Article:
Superstars come in all shapes and sizes, and while the mold of a superstar wrestler has been defined by height and weight, for the most part, a prodigy is different - because a prodigy is defined by age as well as accomplishment.
In the long storied history of the WWE and WCW/NWA, there have been dozens of champions of varying ages, with the general average being somewhere in the early 30s. Buddy Rogers, the first WWE champion, was 42 years old when he was first crowned. The man who went on to be the longest title-holder in company history, Bruno Sammartino, was only 27 when he won his first world championship.
While the WWE has had many champions of varying ages, it's company standard bearers have tended to be grown men well out of their 20s. Hulk Hogan was 31 when the strap was put on him, as was Shawn Michaels, Kane, Sheamus and Chris Jericho. Kurt Angle and Daniel Bryan, 32. Mick Foley, Edge and CM Punk, 33. Steve Austin was 34 (but probably should have been under 30). Bret Hart was 35, as was Kevin Nash.
Oddly enough, the over-40 club has some unusual members. Randy Savage was 40 when he first won the WWE title, as was the guy who will currently fight for it, Batista. Sergeant Slaughter and the Iron Sheik, transitional champions if there ever were any, were both 43 at the time they held the belts.
But for all of those great Hall of Fame wrestlers, they aren't prodigies. That, as stated, requires a certain age. The following are the 10 best professional wrestling prodigies, as defined by both a combination of age and accomplishment:
10. Bruno Sammartino. First got the title at 27 and didn't give it up until he was 35. To have that much control over an audience at that young an age is worthy of the definition of prodigy.
9. Jeff Hardy. Didn't win any titles until later on in his career, but he started wrestling in the WWE when he was 18. EIGHTEEN.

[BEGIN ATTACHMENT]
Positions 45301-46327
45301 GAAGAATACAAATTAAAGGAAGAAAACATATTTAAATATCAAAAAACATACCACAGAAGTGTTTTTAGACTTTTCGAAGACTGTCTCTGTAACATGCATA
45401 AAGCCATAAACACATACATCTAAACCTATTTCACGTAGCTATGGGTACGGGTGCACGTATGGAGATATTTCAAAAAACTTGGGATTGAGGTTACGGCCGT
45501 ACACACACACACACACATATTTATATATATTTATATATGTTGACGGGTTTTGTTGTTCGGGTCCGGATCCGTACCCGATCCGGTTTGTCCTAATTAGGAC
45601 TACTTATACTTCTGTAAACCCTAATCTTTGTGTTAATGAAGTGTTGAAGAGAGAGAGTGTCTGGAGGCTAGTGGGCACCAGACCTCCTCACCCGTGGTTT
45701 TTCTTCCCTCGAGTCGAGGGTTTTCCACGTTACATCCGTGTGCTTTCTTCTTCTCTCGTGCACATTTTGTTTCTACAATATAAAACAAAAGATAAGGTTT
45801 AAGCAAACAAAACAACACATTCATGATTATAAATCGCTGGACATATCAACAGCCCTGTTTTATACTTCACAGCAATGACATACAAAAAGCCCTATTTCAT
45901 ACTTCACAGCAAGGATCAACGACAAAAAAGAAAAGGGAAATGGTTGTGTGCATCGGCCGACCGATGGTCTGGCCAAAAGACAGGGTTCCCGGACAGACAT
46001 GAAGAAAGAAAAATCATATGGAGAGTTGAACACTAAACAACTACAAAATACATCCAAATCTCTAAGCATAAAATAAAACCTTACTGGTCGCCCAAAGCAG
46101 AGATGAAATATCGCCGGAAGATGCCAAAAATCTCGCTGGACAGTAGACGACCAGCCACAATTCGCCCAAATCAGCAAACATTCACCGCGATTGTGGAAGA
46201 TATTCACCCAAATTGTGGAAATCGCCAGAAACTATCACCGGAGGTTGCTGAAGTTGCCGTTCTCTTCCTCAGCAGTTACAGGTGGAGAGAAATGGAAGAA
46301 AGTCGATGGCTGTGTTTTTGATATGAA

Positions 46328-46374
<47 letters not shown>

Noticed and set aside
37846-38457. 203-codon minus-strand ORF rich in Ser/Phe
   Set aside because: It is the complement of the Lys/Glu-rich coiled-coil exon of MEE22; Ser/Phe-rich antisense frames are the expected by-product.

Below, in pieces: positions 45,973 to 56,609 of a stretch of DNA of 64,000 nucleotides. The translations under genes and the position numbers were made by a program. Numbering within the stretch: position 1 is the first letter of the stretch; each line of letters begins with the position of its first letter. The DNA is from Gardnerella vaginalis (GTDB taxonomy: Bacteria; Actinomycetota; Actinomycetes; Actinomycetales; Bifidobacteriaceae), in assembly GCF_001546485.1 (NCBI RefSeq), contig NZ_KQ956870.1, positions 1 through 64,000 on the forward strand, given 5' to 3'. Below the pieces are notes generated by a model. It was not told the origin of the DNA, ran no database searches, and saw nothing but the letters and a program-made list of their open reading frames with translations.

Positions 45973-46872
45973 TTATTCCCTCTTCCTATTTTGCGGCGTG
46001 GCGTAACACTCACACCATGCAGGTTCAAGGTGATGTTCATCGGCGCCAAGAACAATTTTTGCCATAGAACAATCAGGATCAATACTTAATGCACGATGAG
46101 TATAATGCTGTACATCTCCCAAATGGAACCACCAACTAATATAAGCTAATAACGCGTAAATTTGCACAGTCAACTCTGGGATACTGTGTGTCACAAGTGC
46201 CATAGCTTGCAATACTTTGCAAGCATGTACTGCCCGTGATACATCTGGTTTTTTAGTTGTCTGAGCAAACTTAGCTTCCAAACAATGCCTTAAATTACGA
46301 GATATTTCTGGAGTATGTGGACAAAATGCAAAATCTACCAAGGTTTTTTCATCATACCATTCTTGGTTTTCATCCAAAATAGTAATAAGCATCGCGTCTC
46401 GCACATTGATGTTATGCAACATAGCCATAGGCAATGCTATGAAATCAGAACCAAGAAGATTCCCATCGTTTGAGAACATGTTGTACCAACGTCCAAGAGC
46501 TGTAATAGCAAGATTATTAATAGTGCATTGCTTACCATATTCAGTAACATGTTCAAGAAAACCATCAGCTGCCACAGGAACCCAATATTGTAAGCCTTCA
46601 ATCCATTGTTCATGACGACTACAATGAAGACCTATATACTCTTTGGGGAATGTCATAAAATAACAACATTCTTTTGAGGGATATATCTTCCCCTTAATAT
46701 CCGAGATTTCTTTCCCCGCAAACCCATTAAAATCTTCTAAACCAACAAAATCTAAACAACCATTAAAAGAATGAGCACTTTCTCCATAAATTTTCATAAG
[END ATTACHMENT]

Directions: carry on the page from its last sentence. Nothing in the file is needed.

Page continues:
8. The Rock. Had all the natural gifts. Took him an extra year to win the title due to his disaster of a first year. Still won it at 27 and went on to be arguably the best of all time.
7. Yokozuna. Many people might not realize he was only 27 when he won the title. Quite possibly the most athletic ultra-heavyweight ever. Must be a Samoan thing.
6. Randy Orton. Became the WHC at 24. Became WWE champ at 27. Bred for this business. A natural prodigy, even if he was pushed too early. Might have had an even better career if he wasn't pushed so far so soon.
5. Zack Ryder. Don't laugh. He became a tag champion (with Curt Hawkins, same age) at 23 and later on went on to become US champion. He did, really!
4. Brock Lesnar. The freak of nature. Definition of an athlete. World Champ at the age of 25, but he was pushed to the moon too. Him leaving and never really being interested in wrestling full-time knocks him down a few pegs.
3. The Undertaker. The first truly gifted big-man wrestler who fell into an awesome gimmick at an early age. Was only 26 when he became WWE champ, and he was already somewhat polished. His career since has proved he deserved the title at such a young age.
2. Rene Dupree. A tag champ at the age of 19. That's unbelievable. Even if he never became much after that.
1. The Big Show. Was WCW champion at 23 and WWE champ at 27. If you ever watched his early work, or some of his training videos, you'll see why he's No. 1 on the list of wrestling prodigies. We never got to see footage of Andre the Giant when he was in his 20s, but we have Paul Wight, and that'll have to do.